THE Law Society of Lesotho has resolved that its members should withhold services from clients and boycott court proceedings to force the judiciary to reconsider its decision to suspend the April session of the Court of Appeal.
The boycott is with effect from 16 to 24 April 2019 and the lawyers will also use the period to engage stakeholders who include the Acting Chief Justice, ‘Maseforo Mahase, and Court of Appeal president, Kananelo Mosito.
The lawyers will also use the period to engage magistrates who are currently on a go-slow strike in an effort to find solution to their long-standing grievances for higher salaries and improved working conditions.
The lawyers’ boycott was announced by the Law Society’s president, Advocate Tekane Maqakachane, at the High Court on Monday.
The High Court Registrar, Pontšo Phafoli, recently told this publication that the suspension of the Court of Appeal’s April session which was due to begin on Monday was caused by the simple issue of the shortage of funds for its operations.
However, there are widespread allegations that the suspension was a politically motivated decision aimed at ensuring that the new All Basotho Convention’s national executive committee (ABC’s NEC) does not appeal to the apex court in the event that it loses its High Court dispute with party’s old NEC.
The ABC’s old and new NECs are locked in a legal battle after the old NEC refused to accept the results of the party’s elective conference which ushered in National University of Lesotho (NUL) Vice Chancellor Professor Nqosa Mahao as the deputy leader.
In February, three ABC legislators Habofanoe Lehana (Khafung constituency), Keketso Sello (Hlotse) and Mohapi Mohapinyane (Rothe) filed a High Court application seeking the nullification of the ABC’s NEC elections. The trio argue that the polls were marred by vote rigging and wants the court to order fresh elections within three months of the finalisation of their application. Prof Mahao has already indicated that he and the rest of the new NEC will appeal to the Court of Appeal should they lose the case which could be finalised anytime from this week.
Sources within the ABC said last week’s decision to suspend the April session of the apex court which was supposed to have started tomorrow was done to ensure that the new NEC does not take its case to the apex court.
Adv Maqakachane said in resolving to withhold services from clients and boycott court proceedings, the lawyers had no political motives and they had acted out of concern that the closure of the Court of Appeal paralysed the justice system.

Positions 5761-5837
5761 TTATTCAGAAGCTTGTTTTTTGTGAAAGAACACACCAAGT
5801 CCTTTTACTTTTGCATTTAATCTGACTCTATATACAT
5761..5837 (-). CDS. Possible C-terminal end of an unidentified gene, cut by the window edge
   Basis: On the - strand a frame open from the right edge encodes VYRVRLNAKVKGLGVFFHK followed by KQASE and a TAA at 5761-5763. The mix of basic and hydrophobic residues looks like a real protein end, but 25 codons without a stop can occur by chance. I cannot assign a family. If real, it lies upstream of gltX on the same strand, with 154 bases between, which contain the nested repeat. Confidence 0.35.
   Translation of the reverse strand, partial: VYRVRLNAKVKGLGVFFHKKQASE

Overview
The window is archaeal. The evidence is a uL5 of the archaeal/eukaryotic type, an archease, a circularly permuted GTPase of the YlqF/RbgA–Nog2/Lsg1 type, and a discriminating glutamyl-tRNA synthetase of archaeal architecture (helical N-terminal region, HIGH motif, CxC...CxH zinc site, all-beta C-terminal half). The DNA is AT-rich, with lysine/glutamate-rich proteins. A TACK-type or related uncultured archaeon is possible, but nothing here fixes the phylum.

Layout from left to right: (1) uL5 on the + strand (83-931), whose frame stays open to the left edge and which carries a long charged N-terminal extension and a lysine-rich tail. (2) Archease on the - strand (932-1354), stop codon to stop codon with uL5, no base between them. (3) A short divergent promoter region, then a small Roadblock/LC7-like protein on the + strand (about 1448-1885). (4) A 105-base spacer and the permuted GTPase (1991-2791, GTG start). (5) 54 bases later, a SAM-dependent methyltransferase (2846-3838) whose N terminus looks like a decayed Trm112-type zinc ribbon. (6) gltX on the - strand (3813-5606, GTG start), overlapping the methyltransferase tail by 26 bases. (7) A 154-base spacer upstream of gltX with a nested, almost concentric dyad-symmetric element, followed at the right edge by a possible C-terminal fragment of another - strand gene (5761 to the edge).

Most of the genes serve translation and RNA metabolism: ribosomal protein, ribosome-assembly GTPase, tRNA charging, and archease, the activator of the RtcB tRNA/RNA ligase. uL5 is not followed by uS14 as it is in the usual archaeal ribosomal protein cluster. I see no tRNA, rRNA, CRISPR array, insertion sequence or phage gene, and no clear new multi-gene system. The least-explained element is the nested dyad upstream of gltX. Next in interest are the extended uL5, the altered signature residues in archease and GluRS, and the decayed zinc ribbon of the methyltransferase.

“The situation of the non-functioning of the Court of Appeal needs immediate attention but the magistrate have been able to function in those dire conditions,” Adv Maqakachane said. He said this in response to claims that they were only boycotting proceedings because they had political interests in the affairs of the apex court and paid no attention to the concerns of the magistrates.
“The wheel of justice is not turning fully because it means from the lower courts, our clients will reach a dead end when they need to appeal.
“The Court of Appeal is ready to function but we were told it is being suspended due to lack of funds. It is not the business of the Law Society to determine how the money is sourced. It is the sole responsibility of the executive to avail money and as to how they do it, it is up to them.”
His sentiments were echoed by the deputy president of Law Society, Adv Lehlohonolo Matee. Adv Matee is the lawyer of the defendants in the ABC case.
He said that the lawyers “do not belong to any faction of the ABC but want to see the judiciary functioning at the full 360 degrees”.
“The Law Society has the primary function to protect the judiciary which when dysfunctional, the country cannot have a proper administration of justice or rule of law.
“We only learned through the go-slow of the Magistrates that their grievances were no longer being resolved so that is another issue which was discussed in an urgent meeting which we were forced to have this morning (Monday).
“Members this (Monday) morning resolved that the council (of the Law Society) should engage the Acting Chief Justice, the Court of Appeal President and the High Court Registrar on the issue of the Court of Appeal. We will also engage the stakeholders on the magistrates’ issues for a solution.
“While the negotiations are ongoing, members have reached a harsh decision to boycott all legal representation from 16 to 24 April. A special meeting will be held on 24 April determine whether we continue with the boycott or not.
“We do now want to deny our clients justice but this is the harsh decision we had to take to fight for a complete circle of justice,” Adv Matee said.
However, another member of the Law Society, Advocate Qhalehang Letsika, said it was wrong for lawyers to boycott court proceedings. He said instead they should have sued for the opening of the Court of Appeal.
“The Court of Appeal had been dysfunctional for close to two years and the Law Society engaged us as its members and we fought a legal battle to have it opened.
“I agree that the Court of Appeal has to function for justice to be fully served but the boycott is the wrong decision. As lawyers we should use the courts to fight for justice and they should have engaged us to file a case for the apex court to be reopened,” Adv Letsika said.
The April session was supposed to start on Monday and run till the end of the month. It was supposed to hear 29 cases.
The Court of Appeal resumed its sittings in November 2018 after almost two years of absence due to long-drawn legal battles over who should be the court’s president.
Justice Mosito, who had been re-appointed to the post on 1 August 2017, was finally sworn-in in November 2018 after a Court of Appeal judgement which nullified a February 2018 Constitutional Court ruling which had set aside his re-appointment.